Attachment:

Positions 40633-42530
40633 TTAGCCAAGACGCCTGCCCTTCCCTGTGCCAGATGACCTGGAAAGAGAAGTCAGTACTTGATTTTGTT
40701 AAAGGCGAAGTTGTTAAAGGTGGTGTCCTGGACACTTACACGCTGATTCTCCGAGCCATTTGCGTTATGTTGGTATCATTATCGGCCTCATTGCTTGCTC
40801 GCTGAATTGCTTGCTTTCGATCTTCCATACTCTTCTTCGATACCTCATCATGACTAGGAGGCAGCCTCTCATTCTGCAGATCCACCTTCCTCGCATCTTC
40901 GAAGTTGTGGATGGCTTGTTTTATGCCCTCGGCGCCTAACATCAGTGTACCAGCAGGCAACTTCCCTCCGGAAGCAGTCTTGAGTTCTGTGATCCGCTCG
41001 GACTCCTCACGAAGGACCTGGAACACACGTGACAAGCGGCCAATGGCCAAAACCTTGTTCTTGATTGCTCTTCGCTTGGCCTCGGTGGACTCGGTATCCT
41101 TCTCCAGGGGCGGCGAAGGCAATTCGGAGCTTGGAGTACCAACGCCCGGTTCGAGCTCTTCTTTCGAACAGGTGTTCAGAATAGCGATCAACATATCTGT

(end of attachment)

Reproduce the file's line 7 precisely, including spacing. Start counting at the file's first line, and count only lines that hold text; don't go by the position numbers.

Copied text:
41101 TCTCCAGGGGCGGCGAAGGCAATTCGGAGCTTGGAGTACCAACGCCCGGTTCGAGCTCTTCTTTCGAACAGGTGTTCAGAATAGCGATCAACATATCTGT